The world of football is safe, as of now!
The outrage that spontaneously poured out after the announcement of the breakaway European Super League veritably defines the popularity of the sport of football. You can tamper with the rules of the game but can you hijack it with what looks like the only motive - money - is the big question. Cricket, the other popular sport had gone through such daring moments earlier. The Kerry Packer series and our own Indian Cricket League, both rebel efforts, that did not last long, first opened the eyes of the administrators to the potential danger. Kerry Packer's World Series Cricket took birth when he was denied television rights to cricket in Australia even though financial sop was high.
And as for ICL when ZEE Television met with an iron wall in its negotiations with BCCI it decided to go on its own. Both failed in course of time but, it can be said, it also opened the eyes of those who matter on the possibilities that the sport offered financially! The IPL it can be said is an example. How it is flourishing even as it has taken the interest for the sport to a new dimension can well be imagined.
Similar was this daring, shall we say, even if failed coup, of the 12 leading clubs of Europe from England, Spain and Italy. There were to be three more in the founders' list from Germany but even before that became clear the move nose-dived to the level of a non-starter! Clearly it did not seem that the plan to launch of the ESL could have been an overnight decision - but a work that must have gone on for a while seeing the bristling possibilities that this world's most popular sport could provide. Perhaps the pandemic, which had scaled down the profit levels of the clubs and may be the players price too, could have been the trigger for now.
The preparations were such that even legal recourse in the wake of the expected opposition from all the leading football bodies including FIFA had been put in place. But where they possibly slipped was in underestimating the response from the fans themselves. The fans after all are the driving force of any club. It is they who make a player an icon and a club a leading entity. Once their backlash grew the coup-designers' hearts or courage melted so to say for the time being at least!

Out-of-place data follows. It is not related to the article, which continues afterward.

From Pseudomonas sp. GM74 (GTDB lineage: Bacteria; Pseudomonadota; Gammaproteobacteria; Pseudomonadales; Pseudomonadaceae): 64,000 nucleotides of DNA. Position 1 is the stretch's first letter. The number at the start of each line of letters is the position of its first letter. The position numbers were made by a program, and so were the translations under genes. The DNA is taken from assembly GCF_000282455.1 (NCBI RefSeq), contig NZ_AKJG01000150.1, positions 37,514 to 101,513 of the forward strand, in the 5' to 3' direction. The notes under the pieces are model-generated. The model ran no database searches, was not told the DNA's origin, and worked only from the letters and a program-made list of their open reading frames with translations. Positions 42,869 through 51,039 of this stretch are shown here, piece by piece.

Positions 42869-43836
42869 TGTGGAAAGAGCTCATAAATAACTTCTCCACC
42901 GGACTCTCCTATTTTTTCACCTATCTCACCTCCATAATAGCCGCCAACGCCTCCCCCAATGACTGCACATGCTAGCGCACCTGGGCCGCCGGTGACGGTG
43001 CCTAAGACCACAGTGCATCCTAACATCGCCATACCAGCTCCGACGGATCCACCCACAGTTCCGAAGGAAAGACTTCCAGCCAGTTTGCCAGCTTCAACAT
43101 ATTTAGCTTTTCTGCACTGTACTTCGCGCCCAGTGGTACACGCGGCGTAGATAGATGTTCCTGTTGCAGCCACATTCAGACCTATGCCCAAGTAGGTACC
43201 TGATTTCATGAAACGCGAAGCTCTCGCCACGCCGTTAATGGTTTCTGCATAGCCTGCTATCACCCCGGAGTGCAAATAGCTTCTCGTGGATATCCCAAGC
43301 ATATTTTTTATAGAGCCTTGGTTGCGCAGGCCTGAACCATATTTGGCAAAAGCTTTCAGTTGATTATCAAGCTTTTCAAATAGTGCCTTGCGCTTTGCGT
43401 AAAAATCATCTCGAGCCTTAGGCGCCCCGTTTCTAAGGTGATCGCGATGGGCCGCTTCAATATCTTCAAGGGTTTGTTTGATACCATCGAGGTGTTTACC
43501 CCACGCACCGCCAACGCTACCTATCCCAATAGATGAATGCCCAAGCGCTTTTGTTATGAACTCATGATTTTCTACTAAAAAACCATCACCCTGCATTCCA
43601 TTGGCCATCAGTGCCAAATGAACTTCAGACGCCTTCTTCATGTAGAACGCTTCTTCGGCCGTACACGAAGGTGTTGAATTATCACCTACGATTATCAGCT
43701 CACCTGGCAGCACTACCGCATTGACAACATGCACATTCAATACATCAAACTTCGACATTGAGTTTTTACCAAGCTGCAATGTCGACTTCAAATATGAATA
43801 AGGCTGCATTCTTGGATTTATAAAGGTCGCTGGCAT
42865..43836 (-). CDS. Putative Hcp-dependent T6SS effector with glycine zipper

It is said the growing financial burden of the leading clubs, some had gone into the red, had led to this kind of thinking. Stability of the earnings was key and what better for a club than being assured of a place in the top league always without having to quality each year as now in the Champions League. More like our own Indian Super League where the 11 clubs (read franchisees) fight for supremacy with each other and notwithstanding the overall result, is assured of its place in the league every year. ESL would have been a much vast a picture. For consider the settings. The twelve teams that had come forward - Arsenal, Chelsea, Liverpool, Manchester City, Manchester United, Tottenham Hotspur, (all English sides), Athletico Madrid, Barcelona, Real Madrid (Spain) and A C Milan, Inter Milan and Juventus (Italy)- were themselves the repository of some of the finest footballers in the world. From Paul Pogba (France), Kevin de Bruyne (Belgium), Mohammad Salah (Egypt), Fabinho (Brazil), Cristiano Ronaldo (Portugal). Zlatan Ibrahimovic (Sweden), Romelu Lukaku (Belgium), Lius Suarez (Uruguay) to Lionel Messi (Argentina), Sergio Ramos (Spain) and Luka Modric (Croatia), to name a few, were all there. It is their action, their abilities and the thrills they raise which has made the world of football what it is. They reflect the wealth of the sport. And we have not touched the German clubs and French, which adds to the density.
For any football lover and that can be even in India, be it even a ten-year old boy who would reel out the names of the players of any of these leading clubs with ease, it is just as well that the breakaway aspect has ended or cooled down (considering the Spanish greats like Real Madrid and Barcelona have still not come out of the proposal) for not only repercussions but the sport of football would lose the biggest aspect of all - the charm. Imagine the next World Cup without any of these players (for the initial threat was that both the clubs and players would face the penalty of losing identity) ! In short something unthinkable. Only a day before ESL announcement, Messi had shone his stunning prowess with two goals in Barcelona's 4-0 title win over Bilbao in the Copa Del Rey final and give the club's its record 31st Cup. Here we are talking of easily one of the best player of football. How can we miss a Messi in action in or the graceful strides of Ronaldo or that attacking midfielder Bruyne ? There are more gems and expecting a football lover to overlook them in a World Cup is unimaginable. True all great footballers have to fade away one day but currently they are still the best to catch the eyeballs! Mercifully, that suspense perhaps has ended but hasn't the seeds for change been sowed in with that ESL idea?